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VAQ-141 ‘FrankenProwler’ rejoins the fleet

Photo by Lt. Travis Inouye
FrankenProwler makes its first trap aboard USS Theodore Roosevelt.

In an email from USS Theodore Roosevelt, Maintenance Master Chief AVCM(AW) Bud Betz wrote, “On a warm, cloudy, humid day in the mid-Atlantic on March 23, 2005, (Bureau Number) 158542, FrankenProwler, rejoins the carrier fleet with VAQ-141”.

Many watched to see if the Shadowhawks would be successful.

Quite a few had bet against FrankenProwler making it to the ship on VAQ-141’s detachment to the Roosevelt, but they were proven wrong. A sigh of relief went through the maintenance department as FrankenProwler taxied from its first trap to the catapult for its initial launch off the ship. It successfully completed both tasks as advertised.

VAQ-141’s third jet, Bureau Number (BUNO) 158542, was dubbed the FrankenProwler because its unique conception was the construction from three different EA-6Bs, in mothballs, patched together to build one fully functional Prowler. With the last built EA-6B rolling from production in 1991, Prowler fleet inventory was dwindling. Looking for a way to increase inventory in 1999, the novel idea of using jets from the Advanced Capabilities program was devised and implemented. The three jets, BUNO 156482, BUNO 158542 and BUNO 158547, were originally fleet aircraft off of the production line in March 1970, March 1972 and September 1972, respectively. The fifth, 20th and 25th EA-6Bs in inventory were sidelined from the Prowler community between 1988 and 1990 to become test platforms in the ADVCAP program.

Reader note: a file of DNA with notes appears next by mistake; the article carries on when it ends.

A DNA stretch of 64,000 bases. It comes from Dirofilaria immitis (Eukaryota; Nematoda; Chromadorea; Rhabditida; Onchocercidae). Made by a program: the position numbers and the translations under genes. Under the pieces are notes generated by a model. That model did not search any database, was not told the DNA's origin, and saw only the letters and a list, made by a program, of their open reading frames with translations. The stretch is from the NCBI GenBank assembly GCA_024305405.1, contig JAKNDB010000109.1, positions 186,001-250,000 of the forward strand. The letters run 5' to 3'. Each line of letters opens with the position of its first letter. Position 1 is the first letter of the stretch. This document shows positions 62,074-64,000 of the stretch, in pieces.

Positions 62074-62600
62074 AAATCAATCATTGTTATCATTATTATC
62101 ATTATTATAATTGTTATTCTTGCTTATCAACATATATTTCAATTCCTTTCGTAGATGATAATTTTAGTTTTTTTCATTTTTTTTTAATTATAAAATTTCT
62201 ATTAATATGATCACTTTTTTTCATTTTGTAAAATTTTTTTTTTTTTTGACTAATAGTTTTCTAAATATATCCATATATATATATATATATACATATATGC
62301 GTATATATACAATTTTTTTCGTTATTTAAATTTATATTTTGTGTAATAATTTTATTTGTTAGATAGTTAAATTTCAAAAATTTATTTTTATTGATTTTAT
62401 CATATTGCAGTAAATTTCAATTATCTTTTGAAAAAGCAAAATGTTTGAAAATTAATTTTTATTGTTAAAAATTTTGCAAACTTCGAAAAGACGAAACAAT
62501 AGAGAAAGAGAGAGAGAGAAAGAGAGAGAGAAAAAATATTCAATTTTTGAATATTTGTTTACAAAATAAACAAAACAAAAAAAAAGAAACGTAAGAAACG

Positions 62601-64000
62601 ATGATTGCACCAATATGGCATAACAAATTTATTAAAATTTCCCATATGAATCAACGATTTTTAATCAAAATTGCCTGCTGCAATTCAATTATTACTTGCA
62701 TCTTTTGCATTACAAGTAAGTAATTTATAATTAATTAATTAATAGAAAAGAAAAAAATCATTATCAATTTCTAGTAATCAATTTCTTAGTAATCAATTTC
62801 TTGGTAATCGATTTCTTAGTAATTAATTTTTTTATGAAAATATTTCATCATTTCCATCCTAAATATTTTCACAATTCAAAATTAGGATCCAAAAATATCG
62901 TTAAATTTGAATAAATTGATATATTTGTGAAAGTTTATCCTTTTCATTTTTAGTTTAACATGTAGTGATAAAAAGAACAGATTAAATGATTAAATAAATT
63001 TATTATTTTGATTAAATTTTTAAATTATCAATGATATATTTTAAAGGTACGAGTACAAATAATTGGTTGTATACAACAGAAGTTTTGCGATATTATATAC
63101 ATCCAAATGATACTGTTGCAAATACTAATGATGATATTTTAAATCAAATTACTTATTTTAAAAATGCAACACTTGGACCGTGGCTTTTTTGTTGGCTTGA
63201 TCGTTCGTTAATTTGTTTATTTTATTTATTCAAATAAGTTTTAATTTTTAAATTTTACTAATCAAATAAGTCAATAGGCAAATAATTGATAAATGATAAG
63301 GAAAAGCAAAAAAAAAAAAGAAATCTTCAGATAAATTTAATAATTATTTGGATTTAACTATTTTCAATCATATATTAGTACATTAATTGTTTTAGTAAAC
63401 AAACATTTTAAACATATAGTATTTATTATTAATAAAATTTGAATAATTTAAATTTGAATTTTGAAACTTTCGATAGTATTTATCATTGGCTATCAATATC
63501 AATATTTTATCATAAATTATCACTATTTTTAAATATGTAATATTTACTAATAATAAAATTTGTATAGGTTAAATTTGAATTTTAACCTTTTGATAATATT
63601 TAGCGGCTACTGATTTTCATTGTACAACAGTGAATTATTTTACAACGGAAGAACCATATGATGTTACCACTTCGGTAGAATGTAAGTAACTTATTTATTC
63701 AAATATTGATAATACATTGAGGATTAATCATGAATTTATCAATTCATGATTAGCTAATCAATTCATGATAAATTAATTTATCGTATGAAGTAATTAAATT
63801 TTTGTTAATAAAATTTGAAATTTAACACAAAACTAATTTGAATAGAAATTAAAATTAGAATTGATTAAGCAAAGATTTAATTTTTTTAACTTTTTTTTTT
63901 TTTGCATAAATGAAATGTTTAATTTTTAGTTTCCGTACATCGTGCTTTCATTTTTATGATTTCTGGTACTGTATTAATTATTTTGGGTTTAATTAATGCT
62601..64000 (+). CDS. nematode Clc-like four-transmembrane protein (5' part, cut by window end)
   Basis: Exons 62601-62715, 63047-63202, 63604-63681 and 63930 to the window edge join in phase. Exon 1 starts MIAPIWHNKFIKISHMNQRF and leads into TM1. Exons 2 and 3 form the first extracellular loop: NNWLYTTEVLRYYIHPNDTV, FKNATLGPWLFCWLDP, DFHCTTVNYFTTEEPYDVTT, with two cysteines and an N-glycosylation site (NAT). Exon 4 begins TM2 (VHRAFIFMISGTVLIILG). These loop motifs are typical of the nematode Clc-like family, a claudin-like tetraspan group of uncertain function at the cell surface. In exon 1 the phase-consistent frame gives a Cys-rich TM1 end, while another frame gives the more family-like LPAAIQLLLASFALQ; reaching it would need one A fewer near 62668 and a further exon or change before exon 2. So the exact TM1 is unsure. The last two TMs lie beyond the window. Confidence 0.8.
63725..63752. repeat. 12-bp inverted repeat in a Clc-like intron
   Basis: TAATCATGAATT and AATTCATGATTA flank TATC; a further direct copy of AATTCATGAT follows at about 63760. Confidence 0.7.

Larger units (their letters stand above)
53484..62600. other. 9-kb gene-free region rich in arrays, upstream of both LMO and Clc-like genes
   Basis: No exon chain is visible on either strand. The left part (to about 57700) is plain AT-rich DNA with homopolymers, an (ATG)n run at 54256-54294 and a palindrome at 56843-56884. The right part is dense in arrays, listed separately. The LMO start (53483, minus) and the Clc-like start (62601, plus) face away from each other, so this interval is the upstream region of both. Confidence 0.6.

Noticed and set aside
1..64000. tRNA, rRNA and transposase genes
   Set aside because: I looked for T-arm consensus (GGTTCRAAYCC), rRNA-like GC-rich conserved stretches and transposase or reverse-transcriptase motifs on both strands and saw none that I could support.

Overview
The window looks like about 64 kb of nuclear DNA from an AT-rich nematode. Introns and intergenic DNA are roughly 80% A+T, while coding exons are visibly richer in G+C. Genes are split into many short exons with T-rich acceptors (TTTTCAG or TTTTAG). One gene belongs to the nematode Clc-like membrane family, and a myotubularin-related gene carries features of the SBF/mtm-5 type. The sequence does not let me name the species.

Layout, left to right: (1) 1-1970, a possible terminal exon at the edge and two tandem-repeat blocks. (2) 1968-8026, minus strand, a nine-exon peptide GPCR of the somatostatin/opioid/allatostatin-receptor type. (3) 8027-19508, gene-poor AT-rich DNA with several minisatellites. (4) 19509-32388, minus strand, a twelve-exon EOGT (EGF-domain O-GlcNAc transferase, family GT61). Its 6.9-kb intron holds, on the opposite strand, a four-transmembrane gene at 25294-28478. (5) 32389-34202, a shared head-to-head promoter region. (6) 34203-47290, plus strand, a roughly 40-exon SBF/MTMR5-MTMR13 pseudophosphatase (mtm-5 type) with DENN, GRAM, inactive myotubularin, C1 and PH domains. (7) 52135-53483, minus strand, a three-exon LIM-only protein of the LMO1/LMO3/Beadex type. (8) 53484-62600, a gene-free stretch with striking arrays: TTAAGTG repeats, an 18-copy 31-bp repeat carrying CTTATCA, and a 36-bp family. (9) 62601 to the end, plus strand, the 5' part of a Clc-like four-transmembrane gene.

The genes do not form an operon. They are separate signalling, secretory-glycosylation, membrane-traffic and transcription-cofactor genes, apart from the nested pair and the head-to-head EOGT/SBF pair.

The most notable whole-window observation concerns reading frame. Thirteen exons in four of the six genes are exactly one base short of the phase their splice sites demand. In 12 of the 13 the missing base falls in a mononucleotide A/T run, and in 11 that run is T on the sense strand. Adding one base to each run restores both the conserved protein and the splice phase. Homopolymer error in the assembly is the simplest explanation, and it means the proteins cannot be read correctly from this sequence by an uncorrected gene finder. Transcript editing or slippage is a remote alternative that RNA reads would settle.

The three Prowlers were heavily modified and in testing phase by 1993 until the ADVCAP program was later terminated that year. The ADVCAP program fell to its demise due to funding reallocation during Department of Defense program reductions. And since the EA6B had performed so well during Desert Storm, the improvement program was determined to be unnecessary. Deemed cost prohibitive to maintain the three Prowlers in their present status, they were dissected of parts and shipped to long-term storage in various locations.

Congress approved $20 million in the fiscal year 2000 budget and in October 1999, the FrankenProwler was brought to the operating table and work commenced. Over a four-year period, the aircraft were de-modified and usable pieces were patched together, in addition to a newly manufactured wing center section. The biggest difficulty in the operation was alignment of the airframe out of structural pieces from different stages of life, but in the end, FrankenProwler was, in fact, better aligned than the three pre-existing aircraft.

The re-manufacturing portion of the process lasted from February 2001 until September 2004 when FrankenProwler stumbled to life and reached for the skies once again.

FrankenProwler was then delivered in October 2004 to VAQ-141 where it was received by many with trepidation and skepticism. This January, the Shadowhawks attempted to use FrankenProwler to Carrier Qualify on Roosevelt with limited success. Minor problems plagued the jet and prevented it from actually touching the ship’s deck.

Two months and 1,696 maintenance actions from receipt later, cheers could be heard from the VAQ-141 Maintenance Control shop as FrankenProwler touched down on CVN 71.

Everyone watched on closed-circuit TV as the squadron’s newest pilot Lt.j.g Steve Vitrella, ECMO 1 Lt. Warren Van Allen, ECMO 2 Lt. Cmdr. Jeff Todd and ECMO 3 Lt. Laura Krueger brought the EA-6B safely aboard.

VAQ-141 is extremely proud of its maintenance team for the hard work and effort that went into making the aircraft an asset to the Prowler community. FrankenProwler is performing well for the Shadowhawks and is now a well-groomed, fleet available aircraft.

Some would even say, “It’s alive!”

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